Vinyl Corner is a feature where we take a look at vinyl pressings of various albums and weigh them up to see just how good they sound, how well they’re pressed and what sort of packaging to expect, as well as a brief overview of the music itself. Under the spotlight this time is JuliaHolter’s fantastic 2012 sophomore long player, ‘Ekstasis’.
Although JuliaHolter ‘s breakout success came with 2015’s wonderful ‘Have You In My Wilderness’, she was crafting intricate, multilayered albums long before that. ‘2012’s excellent and very under-rated ‘Ekstasis’ marked a step in a different direction from her 2011 debut ‘Tragedy’ – one where Holter focused more on concise experimental pop gems rather than lengthy, ambient passages and found-sound noise collages. It’s not to say that ‘Ekstasis’ ditched those entirely, as Holter‘s avant-garde inclinations are definitely at the basis of the album but the immaculate hook of ‘In The Same Room’ and the stunning clarity of ‘Goddess Eyes II’ certainly demonstrated Holter‘s knack for immediate melodies. A wonderfully deep album with unlimited replay value, ‘Ekstasis’ is something of a modern classic that hasn’t quite managed to find the same wide appreciation as her more polished recent work but is every bit the equal of it.
Bear in mind, we’re looking at the US original pressing on RVNG records here. The album was picked up about 9 months after initial release by Domino records who did their own pressing of the record, so playback and sonics may differ between the two. Initial signs are somewhat inauspicious for this pressing, with the two records both feeling fairly lightweight in hand and also having a couple of light marks from factory handling. Regardless, this is actually a really nice sounding album – the wise decision was made to cut the album at 45rpm for superior sound quality but despite this, the sides are not unusually short (about 12 – 15 minutes each) and choice pays off well, as the soundscape is rich and immersive. Although home-recorded, ‘Ekstasis’ is a well engineered and recorded album with excellent dynamics and great instrument separation. This pressing represents this well, with a glowing ambience to be found throughout – especially on the low-end signals, which sound all-encompassing and weighty in the best possible way.
It’s not a flawless pressing as there are some patches of light surface noise in places, but it is a very good one; there are no errant pops or clicks and our discs both sit nice and flat on the table. Another seemingly small plus that actually adds a lot to overall satisfaction is the fact that the discs are very well shaped, the edges being nice and flat and leading the discs feeling good to handle. It may seem a small touch, but far too many albums have roughly cut edges that feel unpleasant in-hand.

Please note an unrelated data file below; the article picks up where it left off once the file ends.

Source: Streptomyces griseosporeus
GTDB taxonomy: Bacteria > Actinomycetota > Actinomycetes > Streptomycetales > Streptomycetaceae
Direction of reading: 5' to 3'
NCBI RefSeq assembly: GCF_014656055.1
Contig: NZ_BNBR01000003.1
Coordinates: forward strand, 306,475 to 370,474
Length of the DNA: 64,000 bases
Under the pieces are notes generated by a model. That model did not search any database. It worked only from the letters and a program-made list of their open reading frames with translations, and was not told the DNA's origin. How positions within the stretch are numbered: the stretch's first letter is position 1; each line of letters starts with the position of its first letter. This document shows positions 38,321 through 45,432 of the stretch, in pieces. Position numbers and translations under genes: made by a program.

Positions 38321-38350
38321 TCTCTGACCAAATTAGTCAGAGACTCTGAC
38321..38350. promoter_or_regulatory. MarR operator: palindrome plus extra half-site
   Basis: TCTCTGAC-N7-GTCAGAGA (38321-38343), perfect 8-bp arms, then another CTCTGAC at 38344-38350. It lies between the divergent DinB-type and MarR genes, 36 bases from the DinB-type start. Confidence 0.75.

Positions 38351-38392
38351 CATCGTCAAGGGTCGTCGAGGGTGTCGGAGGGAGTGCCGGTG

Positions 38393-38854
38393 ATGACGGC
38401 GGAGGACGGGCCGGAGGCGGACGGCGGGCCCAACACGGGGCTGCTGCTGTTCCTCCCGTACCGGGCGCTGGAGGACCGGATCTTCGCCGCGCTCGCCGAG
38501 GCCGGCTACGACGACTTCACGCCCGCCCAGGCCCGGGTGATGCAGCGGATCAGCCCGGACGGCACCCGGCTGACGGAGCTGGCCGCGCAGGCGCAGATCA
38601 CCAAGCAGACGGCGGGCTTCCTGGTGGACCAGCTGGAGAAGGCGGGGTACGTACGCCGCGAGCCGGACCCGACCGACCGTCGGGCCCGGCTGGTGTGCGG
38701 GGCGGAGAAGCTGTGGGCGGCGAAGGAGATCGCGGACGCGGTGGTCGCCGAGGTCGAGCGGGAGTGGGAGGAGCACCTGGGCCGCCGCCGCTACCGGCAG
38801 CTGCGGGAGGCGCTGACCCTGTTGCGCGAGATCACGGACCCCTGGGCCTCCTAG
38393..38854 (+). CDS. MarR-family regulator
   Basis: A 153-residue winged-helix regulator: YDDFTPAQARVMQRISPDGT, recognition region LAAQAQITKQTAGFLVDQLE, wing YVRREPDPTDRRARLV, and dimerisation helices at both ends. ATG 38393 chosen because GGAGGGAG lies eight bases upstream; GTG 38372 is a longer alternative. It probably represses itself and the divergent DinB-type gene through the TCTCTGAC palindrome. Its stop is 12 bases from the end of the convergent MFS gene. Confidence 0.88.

Packaging is attractive if understated on this release. Presented in a gatefold sleeve with a nice, chunky spine, the album aesthetics are consistently appealing and minimalist. There’re no inserts and the inner sleeves included are generic, low quality white sleeves (which should definitely be replaced) so from that perspective there’s nothing particularly special here but the sleeve is nice and the classy cover art well represented. The album’s colour scheme is muted by nature, so this isn’t a spine that particularly catches the eye on the shelf, but that’s understandable given the album’s atmosphere of pensive tranquillity. One big plus is that the barcode is a sticker on the shrink wrap, which means the sleeve’s stylishly minimal aesthetics aren’t broken up by an ugly barcode on the sleeve – the bane of many an otherwise attractive cover. The card used to make the gatefold isn’t especially heavy but neither is it unusually lightweight and it certainly feels substantial enough. Labels continue the sleeve’s motif of quiet elegance, with each disc having one label given over to tracklisting and the other to art. It’s certainly visually pleasing but it can be a challenge to know which side to put on at a glance, as there’s no overt indication of which side each label correlates to. All not especially intricate, the packaging is overall very attractive, especially given the release’s low price-point.
‘Ekstasis’ is a gorgeous record and a modern essential; this RVNG pressing does a great job of representing the album’s intricate, rich soundscapes and frequent ambient passages with a nice sounding release that although not flawless still sounds great nonetheless and definitely stands as an excellent way to hear the album. Packaging certainly is minimal here but that’s not entirely out of character for the album and, although the inclusion of an insert of some sorts would have only sweetened the deal, the attractive gatefold definitely leaves a good impression.